He stands guard over the north entrance to the city nigh 20 feet tall, hardened arms and sinewy muscles, a mighty club gripped tightly in his left hand. He’s the Grants Pass Caveman statue, a novelty of both civic-minded businessmen and mascot of the local high school. The Caveman was birthed by a group of businessmen in 1922 who were looking for ways to promote tourism in Josephine County. One of the major natural attractions in the county is the nearby Oregon Caves, and though no Neanderthals were discovered there, the name has stuck for almost 100 years.
The concrete arches of the Caveman Bridge span the Rogue River like twin rainbows. The waterway starts high in the Cascade Mountains near Crater Lake and stretches all the way to the Pacific Ocean. The tributary runs through the heart of our small city in southern Oregon and is its lifeblood, from the tourists it brings in, to the drinking water it provides. The bridge, built in 1927, is an architectural icon of Grants Pass. It’s known as a “mini McCullough” because it was designed by bridge engineer Conde McCullough who also built the bulk of the famous art deco bridges along the Oregon coast. A weathered green sign sits next to the entrance of the one-way bridge, white letters announcing to visitors the bridge is a gateway to the Redwood Empire, Oregon Caves, and the Golden Gate Bridge, the last destination a curious claim considering the Golden Gate is 400 miles away. But the city is a gateway to some fine riding through rugged land that was formed by tectonic plates clashing and volcanic upheavals. The forests are thick, the mountains majestic, and waterways are abundant. Seeing how much of the landscape remains unchanged, perchance picking a caveman as mascot for these parts was indeed appropriate.
In the spirit of the Hudson Bay trappers and gold prospectors who first traveled to this area during the westward expansion, we charted four courses through both the familiar and unknown, the Shamrock Tour® providing the perfect opportunity to explore a handful of roads we’d never ridden. There’d be no need for a covered wagon, though, as a 2018 Indian Springfield served as our trusty steed, its mighty 1,811cc Thunder Stroke 111 with enough ponies that it probably could have pulled a cover wagon. The Springfield runs the same cast aluminum frame and swingarm as Indian’s touring motorcycles, the only difference being a scant less trail. It doesn’t have the heft of a front fairing weighing down its fork, either, and many claim it’s the most agile of all the big Indians. Four-day trips on the roads of southern Oregon would be the perfect proving grounds for this lofty claim.
Mount McLoughlin towers above the southern Oregon landscape, its 9,495-foot peak still capped by snow despite it being early summer. Its shape is archetypal, two even sides and a pointy apex, the kind of mountain kids draw in grade school. Though it hasn’t erupted for 20,000 to 30,000 years, it is a volcano, a recurring theme with many of the mountains in Pacific Northwest ranges. Today’s route would loop around the monolith.
It’s a quick initial blast down I-5 south to Gold Hill, just long enough to get fluids running through the Indian’s big powerplant and put some heat in the tires. The Springfield sprints to highway speed in two quick shifts. In sixth gear the bike settles into an easy, loping cadence at 75 mph and the tach hovers at 2,800 rpm with plenty of passing power a twist of the throttle away.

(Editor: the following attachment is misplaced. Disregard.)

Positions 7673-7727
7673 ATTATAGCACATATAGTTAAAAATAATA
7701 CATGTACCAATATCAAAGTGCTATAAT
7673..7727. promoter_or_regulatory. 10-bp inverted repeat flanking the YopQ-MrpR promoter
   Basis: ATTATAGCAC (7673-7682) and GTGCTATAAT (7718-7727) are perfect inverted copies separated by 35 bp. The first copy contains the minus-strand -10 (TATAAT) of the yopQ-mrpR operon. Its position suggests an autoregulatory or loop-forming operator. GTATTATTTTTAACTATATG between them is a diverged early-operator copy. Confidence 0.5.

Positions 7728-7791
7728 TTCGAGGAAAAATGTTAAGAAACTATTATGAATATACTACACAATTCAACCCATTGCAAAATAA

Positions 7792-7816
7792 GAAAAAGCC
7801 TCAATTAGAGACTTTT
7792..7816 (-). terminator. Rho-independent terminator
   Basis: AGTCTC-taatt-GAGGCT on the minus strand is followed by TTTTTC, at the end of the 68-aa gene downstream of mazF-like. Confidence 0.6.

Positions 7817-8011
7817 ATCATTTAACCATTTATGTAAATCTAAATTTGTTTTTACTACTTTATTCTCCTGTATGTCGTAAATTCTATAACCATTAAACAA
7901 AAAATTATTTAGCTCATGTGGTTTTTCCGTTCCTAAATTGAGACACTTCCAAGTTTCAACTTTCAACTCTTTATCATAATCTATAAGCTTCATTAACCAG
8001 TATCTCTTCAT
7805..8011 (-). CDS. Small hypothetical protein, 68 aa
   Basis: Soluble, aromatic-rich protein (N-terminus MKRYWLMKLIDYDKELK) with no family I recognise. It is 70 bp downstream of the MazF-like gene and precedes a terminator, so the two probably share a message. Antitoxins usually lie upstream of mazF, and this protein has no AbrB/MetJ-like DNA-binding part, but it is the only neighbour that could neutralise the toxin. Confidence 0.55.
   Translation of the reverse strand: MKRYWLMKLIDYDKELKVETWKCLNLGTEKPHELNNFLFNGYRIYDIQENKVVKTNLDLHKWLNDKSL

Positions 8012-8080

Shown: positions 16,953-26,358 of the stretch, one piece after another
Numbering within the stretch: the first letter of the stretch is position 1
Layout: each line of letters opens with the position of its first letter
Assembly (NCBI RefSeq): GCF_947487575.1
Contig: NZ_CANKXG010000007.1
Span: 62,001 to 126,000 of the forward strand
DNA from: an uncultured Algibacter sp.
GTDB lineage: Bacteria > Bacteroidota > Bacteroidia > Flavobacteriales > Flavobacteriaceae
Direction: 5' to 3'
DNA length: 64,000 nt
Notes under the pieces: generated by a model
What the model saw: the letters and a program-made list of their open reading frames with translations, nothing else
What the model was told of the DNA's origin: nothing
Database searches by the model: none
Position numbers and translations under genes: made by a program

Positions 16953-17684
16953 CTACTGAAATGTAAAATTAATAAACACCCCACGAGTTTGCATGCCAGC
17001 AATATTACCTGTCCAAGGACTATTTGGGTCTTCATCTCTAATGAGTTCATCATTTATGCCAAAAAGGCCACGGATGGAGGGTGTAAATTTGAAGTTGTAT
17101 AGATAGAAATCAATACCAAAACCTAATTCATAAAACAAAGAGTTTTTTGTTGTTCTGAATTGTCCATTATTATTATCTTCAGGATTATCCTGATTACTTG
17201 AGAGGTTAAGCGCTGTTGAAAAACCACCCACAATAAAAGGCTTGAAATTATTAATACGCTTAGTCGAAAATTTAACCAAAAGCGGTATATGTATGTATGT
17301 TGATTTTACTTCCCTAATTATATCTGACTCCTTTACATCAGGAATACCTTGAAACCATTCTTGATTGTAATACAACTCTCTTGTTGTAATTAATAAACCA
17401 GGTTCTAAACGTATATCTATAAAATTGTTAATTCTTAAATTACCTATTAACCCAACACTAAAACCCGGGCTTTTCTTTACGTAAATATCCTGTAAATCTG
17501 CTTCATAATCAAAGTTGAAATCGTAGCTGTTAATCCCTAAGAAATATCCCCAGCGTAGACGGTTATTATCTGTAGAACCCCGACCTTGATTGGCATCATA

Outside Gold Hill is a shortcut through a rural stretch called Sams Valley. It’s a two-lane road through small ranches and farms, so we bump speed down to 55. Cows crowd the fence line, conjuring the old adage about the grass being greener. The road skirts the Table Rocks, a pair of flat plateaus that are popular with hikers. Fields hover in the state between spring and summer, the verdant mats tinged with just a touch of tan.
Motorcycle & Gear
While the first two stretches are fairly straight and uneventful, our patience is rewarded when we hit Butte Falls Highway. Before long we’re in a series of sweet “S” turns where the Springfield exhibits great stability and composure on its edges. The road begins to wind up the mountain like a snake and the forest gets denser. Blink and you might miss the tiny lumber town of Butte Falls. My wife and I park our bikes in front of the country store, grab something to drink, then head to the quaint little park across the street. A wooden carving of a lumberjack stands on the corner, a reflection of the town’s logging history. His name’s Ralph Bunyan, little brother of folklore hero Paul. Leaving Butte Falls, houses become few and farther between as the road continues its ebb and flow up the mountain. Not far down the road is the turnoff for Willow Lake, one of many high mountain lakes in the shadow of Mount McLoughlin. Fishing boats buzz around the lake as a pair of American white pelicans come in for a landing. A late season storm dusted the mountain with snow two days before our journey, and it’s at least 20 degrees cooler than usual this time of year. Luckily, I stashed an extra layer in the saddlebag of the Springfield.
The twists and turns of this spirited stretch yield to Highway 140, the main road between the two biggest cities in southern Oregon, Medford and Klamath Falls. As such, the tranquility of the prior stretch is broken by cars in a hurry to get from Point A to Point B. It’s a short hop to Lake of the Woods, another popular destination for campers and recreation seekers. Between its lodge-style restaurant, rental cabins, and marina, Lake of the Woods is bustling with visitors. It’s also a great place to be for the Fourth of July as they light up fireworks over the lake.